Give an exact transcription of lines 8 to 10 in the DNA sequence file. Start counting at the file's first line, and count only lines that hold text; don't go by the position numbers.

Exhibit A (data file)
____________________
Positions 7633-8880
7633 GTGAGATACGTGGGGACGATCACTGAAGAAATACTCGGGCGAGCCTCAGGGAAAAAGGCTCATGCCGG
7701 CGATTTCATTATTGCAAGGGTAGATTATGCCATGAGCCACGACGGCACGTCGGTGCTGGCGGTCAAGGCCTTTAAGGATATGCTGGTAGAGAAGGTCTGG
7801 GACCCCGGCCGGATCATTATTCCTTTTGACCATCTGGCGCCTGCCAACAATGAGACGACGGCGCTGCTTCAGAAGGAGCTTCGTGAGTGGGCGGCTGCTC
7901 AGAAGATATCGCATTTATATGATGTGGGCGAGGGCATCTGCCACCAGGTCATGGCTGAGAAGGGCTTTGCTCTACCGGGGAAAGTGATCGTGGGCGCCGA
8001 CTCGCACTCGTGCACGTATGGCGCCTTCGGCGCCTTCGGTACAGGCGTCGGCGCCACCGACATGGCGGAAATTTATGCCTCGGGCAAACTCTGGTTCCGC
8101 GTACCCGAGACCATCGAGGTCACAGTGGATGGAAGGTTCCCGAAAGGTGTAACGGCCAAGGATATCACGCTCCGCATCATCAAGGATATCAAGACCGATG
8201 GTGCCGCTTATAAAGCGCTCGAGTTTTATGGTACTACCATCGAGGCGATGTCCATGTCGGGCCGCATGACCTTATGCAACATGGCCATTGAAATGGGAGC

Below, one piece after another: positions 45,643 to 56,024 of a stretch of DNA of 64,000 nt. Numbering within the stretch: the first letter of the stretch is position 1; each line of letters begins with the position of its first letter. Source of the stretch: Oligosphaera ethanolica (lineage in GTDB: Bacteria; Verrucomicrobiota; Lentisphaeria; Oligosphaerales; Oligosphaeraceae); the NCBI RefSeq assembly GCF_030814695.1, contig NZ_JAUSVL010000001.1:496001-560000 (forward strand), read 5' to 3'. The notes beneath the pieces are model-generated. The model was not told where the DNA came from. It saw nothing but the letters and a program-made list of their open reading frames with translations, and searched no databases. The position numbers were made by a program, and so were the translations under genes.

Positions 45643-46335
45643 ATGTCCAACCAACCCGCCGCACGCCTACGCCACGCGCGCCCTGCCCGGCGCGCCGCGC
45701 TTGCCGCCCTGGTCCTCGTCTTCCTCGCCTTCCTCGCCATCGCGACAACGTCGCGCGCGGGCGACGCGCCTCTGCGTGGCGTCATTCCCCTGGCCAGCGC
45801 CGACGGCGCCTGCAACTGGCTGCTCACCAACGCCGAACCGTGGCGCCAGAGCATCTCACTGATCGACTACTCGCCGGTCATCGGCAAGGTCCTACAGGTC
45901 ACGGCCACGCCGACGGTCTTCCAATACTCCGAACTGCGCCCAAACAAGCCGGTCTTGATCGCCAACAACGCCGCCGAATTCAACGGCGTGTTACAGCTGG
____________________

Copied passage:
8201 GTGCCGCTTATAAAGCGCTCGAGTTTTATGGTACTACCATCGAGGCGATGTCCATGTCGGGCCGCATGACCTTATGCAACATGGCCATTGAAATGGGAGC

Below, one piece after another: positions 45,643 to 56,024 of a stretch of DNA of 64,000 nt. Numbering within the stretch: the first letter of the stretch is position 1; each line of letters begins with the position of its first letter. Source of the stretch: Oligosphaera ethanolica (lineage in GTDB: Bacteria; Verrucomicrobiota; Lentisphaeria; Oligosphaerales; Oligosphaeraceae); the NCBI RefSeq assembly GCF_030814695.1, contig NZ_JAUSVL010000001.1:496001-560000 (forward strand), read 5' to 3'. The notes beneath the pieces are model-generated. The model was not told where the DNA came from. It saw nothing but the letters and a program-made list of their open reading frames with translations, and searched no databases. The position numbers were made by a program, and so were the translations under genes.

Positions 45643-46335